IMF approves $2.2 billion disbursement to Ukraine after loan review

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The International Monetary Fund on Friday said its executive board approved a $2.2 billion disbursement to Ukraine for budget support and urged external donors to keep up support for the war-torn country amid a deteriorating economic outlook.

The IMF’s approval of the fourth review of the four-year, Extended Fund Facility brings total disbursements to $7.6 billion, nearly half of the $15.6 billion program approved in March 2023.

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The IMF said in a statement that Ukraine’s performance under the extended fund facility program remains strong despite challenging conditions, with quantitative targets met and structural benchmarks implemented on time or with a short delay.

While Ukraine’s economy performed strongly during the first quarter of 2024, the outlook for the second half of 2024 and into 2025 has deteriorated, amid increased Russian attacks on Ukraine’s power infrastructure and deteriorating consumer and business sentiment as the war evolves.

The fund adjusted downward its 2024 GDP growth forecast for Ukraine to a range of 2.5 to 3.5 percent, compared to a prior forecast of 3.2 percent in the April World Economic Outlook.

The IMF program is part of a package of external support, mostly from donor countries that it estimates at about $122 billion over the four-year program window. The IMF said a downside scenario would require $141 billion in external financing.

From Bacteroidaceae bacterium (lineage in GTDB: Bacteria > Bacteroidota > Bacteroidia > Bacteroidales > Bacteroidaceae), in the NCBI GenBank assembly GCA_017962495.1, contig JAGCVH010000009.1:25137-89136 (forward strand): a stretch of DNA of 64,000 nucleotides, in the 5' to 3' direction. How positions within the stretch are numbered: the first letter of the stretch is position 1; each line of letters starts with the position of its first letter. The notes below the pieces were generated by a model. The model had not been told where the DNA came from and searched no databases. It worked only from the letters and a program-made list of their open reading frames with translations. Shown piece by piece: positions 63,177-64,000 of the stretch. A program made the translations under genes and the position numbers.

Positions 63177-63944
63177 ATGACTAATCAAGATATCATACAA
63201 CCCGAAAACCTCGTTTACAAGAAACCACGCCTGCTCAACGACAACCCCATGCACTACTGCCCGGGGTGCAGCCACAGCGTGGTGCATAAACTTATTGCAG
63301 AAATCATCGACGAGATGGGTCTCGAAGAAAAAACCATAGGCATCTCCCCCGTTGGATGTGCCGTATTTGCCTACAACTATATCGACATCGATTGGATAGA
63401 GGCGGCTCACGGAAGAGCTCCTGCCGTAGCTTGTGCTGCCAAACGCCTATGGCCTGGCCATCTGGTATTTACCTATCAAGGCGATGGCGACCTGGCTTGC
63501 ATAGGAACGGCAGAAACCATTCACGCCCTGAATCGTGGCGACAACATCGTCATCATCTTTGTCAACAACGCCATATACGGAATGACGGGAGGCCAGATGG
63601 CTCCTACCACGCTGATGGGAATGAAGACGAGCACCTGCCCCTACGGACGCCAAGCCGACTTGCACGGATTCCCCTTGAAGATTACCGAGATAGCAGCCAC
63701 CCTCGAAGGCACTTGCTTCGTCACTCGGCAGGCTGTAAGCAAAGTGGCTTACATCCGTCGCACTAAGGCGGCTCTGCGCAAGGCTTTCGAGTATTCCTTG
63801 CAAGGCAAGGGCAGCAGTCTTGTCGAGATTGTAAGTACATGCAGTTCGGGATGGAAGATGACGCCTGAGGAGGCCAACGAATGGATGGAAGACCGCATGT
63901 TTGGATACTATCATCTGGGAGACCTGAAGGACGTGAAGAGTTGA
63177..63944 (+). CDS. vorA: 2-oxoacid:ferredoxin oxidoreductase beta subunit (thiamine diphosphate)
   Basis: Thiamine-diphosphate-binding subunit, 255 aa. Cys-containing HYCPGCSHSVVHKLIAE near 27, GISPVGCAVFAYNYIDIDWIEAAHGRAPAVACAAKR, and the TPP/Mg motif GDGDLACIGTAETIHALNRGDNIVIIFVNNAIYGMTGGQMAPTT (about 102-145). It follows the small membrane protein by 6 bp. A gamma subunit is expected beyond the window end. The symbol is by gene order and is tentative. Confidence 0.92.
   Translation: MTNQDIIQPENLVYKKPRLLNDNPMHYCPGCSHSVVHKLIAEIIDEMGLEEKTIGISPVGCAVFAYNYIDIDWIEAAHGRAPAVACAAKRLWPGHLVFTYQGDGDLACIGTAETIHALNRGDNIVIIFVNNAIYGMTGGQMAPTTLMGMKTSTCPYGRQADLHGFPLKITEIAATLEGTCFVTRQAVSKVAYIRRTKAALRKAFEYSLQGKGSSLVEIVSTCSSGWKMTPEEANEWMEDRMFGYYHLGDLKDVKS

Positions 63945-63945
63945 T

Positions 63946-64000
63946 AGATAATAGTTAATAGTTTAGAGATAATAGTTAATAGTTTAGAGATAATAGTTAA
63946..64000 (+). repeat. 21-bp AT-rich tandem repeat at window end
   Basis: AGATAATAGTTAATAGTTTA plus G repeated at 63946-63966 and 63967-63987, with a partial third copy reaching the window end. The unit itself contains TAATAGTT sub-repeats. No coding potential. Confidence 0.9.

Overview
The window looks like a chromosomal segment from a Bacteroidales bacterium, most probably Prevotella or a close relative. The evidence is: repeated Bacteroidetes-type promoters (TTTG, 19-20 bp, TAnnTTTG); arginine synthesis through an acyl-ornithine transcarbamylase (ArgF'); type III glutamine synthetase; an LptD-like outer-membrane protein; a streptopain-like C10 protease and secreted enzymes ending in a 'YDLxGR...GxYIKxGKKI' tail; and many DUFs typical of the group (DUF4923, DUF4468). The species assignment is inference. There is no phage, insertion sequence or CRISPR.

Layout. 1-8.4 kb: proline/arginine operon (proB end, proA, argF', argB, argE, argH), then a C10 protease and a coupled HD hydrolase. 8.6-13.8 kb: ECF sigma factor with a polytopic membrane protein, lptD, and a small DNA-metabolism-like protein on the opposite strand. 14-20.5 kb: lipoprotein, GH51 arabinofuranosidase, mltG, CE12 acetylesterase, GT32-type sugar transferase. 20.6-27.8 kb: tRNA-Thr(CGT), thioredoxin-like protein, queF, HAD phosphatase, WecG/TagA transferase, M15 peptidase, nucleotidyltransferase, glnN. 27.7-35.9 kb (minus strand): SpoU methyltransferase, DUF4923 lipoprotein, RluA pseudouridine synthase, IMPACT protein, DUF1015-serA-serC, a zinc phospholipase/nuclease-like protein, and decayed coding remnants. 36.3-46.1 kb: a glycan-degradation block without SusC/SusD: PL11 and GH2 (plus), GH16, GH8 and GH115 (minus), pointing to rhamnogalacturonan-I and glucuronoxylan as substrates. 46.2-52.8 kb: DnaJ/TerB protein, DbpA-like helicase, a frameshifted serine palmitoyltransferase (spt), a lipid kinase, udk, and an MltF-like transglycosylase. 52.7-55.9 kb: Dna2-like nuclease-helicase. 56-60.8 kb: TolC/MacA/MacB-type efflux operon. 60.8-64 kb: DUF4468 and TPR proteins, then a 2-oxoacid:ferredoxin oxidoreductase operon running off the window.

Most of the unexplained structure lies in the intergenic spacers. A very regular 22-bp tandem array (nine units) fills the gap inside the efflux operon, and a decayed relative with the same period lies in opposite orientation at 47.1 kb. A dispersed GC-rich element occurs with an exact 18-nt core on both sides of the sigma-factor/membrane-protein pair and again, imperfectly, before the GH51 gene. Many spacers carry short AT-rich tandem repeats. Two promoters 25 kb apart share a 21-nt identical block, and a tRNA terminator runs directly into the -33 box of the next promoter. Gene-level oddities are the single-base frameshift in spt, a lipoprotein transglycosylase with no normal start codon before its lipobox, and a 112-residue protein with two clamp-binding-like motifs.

Neither estimate includes the potential proceeds from a $50 billion loan that the G7 industrial democracies have agreed to grant Ukraine, backed by the earnings from frozen Russian assets, said Gavin Gray, the IMF’s Ukraine mission chief.

Gray told reporters that the IMF would reassess Ukraine’s financing framework should the loan be completed, but it was important that the use of Russian assets has “sufficient legal underpinnings” and does not undermine the functioning of the global financial system.

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“Above all, continued support from all external partners is essential for Ukraine to sustain the progress on growth and stability, which has been achieved over the past year,” Gray said. “Without these resources, the hard-won macro-stabilization gains could be jeopardized.”

Gray said that he did not expect the weaker economic outlook to have a material impact on Ukraine’s negotiations with bondholders to restructure its debt, which are based on a medium-term framework that remains largely unchanged.

He added that there have recently been “intensifying discussions” with bondholders and the IMF expects a completion of the negotiations in coming weeks.

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